We see this in various literary traditions, in the evolution of fictional tales. In Bram Stoker’s original Dracula, for example, Renfield was never a lawyer and did not become the slave of Dracula. The movie versions of the story, however, branched off from that convention and made Renfield a perfectly normal citizen who became Dracula’s helpless thrall. Meanwhile, Ann Rice’s vampires took a different branch, and became more seductive than repulsive, and so on.

When schooloffish tells us, then, that the religious worldview is broader than the naturalistic worldview, this is not a good thing. This is religion falling into the pattern of the burning bush, the pattern of men and women using their imaginations, their subjective sense of right and wrong, and their personal charisma, to branch out in different ways, according to their unique personal characteristics and background. The pattern of Mt. Sinai, which is the pattern of men converging on a common, real-world truth, fits the history of science and naturalism quite nicely, but does not fit the history of religion, which is more of a burning bush.

Each twig of the bush, of course, can trace the flow of its sap back through its predecessor branches, down through the trunk, and into the root, and in the same way, religionists can each claim to have “inherited the true faith” though some historical/ideological lineage or other. But the overall pattern remains the same. There is no objective standard of religious truth sufficient to bring the various branches together into a single, common faith. There’s not even any objective means to stop the branching (which today has reached the point that many churches identify themselves as “non-denominational,” not realizing that this carries the level of fragmentation all the way down to individual churches).

So here at least I must agree with schooloffish: religion, as a worldview, encompasses a much wider range of varying and mutually inconsistent sub-views. The truth is consistent with itself, which means that naturalism, by conforming to the pattern of Mt. Sinai, is much more likely to be true than religion, which always and inevitably falls into the pattern of the burning bush. God does not show up in real life to prove any religious view right or wrong, so men have only their own imaginations to turn to for theology. Endless division is the unavoidable consequence of such an approach.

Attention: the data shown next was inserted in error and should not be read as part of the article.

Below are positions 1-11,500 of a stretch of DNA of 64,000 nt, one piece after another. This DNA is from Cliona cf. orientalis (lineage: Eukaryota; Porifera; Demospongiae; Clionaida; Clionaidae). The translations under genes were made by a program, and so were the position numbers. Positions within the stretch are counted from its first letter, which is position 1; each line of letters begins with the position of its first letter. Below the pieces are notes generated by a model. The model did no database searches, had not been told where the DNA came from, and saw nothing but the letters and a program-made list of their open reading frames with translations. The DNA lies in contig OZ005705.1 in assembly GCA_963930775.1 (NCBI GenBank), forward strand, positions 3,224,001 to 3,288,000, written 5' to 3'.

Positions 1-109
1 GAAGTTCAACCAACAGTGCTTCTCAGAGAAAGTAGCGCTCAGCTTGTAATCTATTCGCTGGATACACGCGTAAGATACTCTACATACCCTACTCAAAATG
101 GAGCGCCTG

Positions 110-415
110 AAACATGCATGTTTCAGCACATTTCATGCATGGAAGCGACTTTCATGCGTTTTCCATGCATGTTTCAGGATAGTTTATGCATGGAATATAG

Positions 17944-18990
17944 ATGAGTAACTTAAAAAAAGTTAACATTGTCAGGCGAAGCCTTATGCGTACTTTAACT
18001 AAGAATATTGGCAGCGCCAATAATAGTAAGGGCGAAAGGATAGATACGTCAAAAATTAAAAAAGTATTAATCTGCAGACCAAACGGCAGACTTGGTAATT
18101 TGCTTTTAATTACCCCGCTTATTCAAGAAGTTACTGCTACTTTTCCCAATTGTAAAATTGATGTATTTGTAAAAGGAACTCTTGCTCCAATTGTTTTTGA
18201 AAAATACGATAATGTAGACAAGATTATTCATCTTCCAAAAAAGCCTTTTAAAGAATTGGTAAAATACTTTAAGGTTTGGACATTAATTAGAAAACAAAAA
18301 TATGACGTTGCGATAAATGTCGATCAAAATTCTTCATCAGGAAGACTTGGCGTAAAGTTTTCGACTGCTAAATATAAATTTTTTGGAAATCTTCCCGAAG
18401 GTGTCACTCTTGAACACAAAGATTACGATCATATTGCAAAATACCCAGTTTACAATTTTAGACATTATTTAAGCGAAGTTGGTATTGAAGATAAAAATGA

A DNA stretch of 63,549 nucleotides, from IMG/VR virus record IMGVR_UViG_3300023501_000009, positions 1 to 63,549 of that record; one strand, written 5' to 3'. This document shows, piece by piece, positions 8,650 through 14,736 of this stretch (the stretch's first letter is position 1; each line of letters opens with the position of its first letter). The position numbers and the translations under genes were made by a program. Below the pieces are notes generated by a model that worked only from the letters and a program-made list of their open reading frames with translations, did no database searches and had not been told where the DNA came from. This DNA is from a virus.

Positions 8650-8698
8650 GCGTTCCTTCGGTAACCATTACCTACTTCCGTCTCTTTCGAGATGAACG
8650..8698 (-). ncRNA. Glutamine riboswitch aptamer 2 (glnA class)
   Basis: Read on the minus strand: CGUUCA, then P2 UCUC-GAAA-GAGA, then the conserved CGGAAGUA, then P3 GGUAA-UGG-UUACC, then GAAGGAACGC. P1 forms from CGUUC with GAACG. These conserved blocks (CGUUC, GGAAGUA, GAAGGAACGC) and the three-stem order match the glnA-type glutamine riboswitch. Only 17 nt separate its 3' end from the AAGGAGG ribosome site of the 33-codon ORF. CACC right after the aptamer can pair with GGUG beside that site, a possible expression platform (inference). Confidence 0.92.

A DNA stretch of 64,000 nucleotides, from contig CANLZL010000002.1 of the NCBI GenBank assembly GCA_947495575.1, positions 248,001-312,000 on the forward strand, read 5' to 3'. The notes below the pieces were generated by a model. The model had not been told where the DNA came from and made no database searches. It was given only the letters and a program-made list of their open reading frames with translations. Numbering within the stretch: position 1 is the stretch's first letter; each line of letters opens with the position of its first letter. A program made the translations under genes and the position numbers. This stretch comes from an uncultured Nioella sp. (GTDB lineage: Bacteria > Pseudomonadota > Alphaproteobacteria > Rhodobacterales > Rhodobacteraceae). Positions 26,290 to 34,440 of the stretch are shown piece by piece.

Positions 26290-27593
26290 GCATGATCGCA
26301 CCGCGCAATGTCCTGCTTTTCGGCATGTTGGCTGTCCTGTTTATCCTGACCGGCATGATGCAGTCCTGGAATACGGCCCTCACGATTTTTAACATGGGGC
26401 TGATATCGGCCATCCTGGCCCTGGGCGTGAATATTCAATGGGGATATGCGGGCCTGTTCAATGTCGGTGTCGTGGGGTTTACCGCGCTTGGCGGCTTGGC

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Posted in CAMWatch, Unapologetics. 4 Comments »

4 Responses to “Testing worldviews: the religious worldview defined”

  1. drmikero Says:

    Wow, I actually created a wordpress account just so I could leave a comment saying how fantastic that metaphor is. It is just a beautiful illustration.

  2. schooloffish Says:

    Don’t recall saying that the religious world view is broader than the the Naturalistic World view. However looking past putting words in my mouth and setting up a straw man argument against my view, I will tell you that you have told a good story, but what does your story have to do with the facts?

    First, your argument doesn’t follow that because man errors, that we necessarily must err in making decisions about GOD. Your argument seems to state, that because there are broad variations in religious views that none can be true. That’s ridiculous and simply doesn’t fit the facts. Let me tell a story to show you what I mean. You go by the title, Deacon Duncan. What if I were to tell you that I have had 10 people this week tell me that they were Deacon Duncan. Because the name Deacon Duncan is so “broad” that none of you can obviously be correct about who you are? If I made this point, you’d think I was a nut-job (and deservingly so). There are only two possible outcomes from this reasoning. Either you are all right and are all “the” Deacon Duncan, or 9 of the 10 are lying.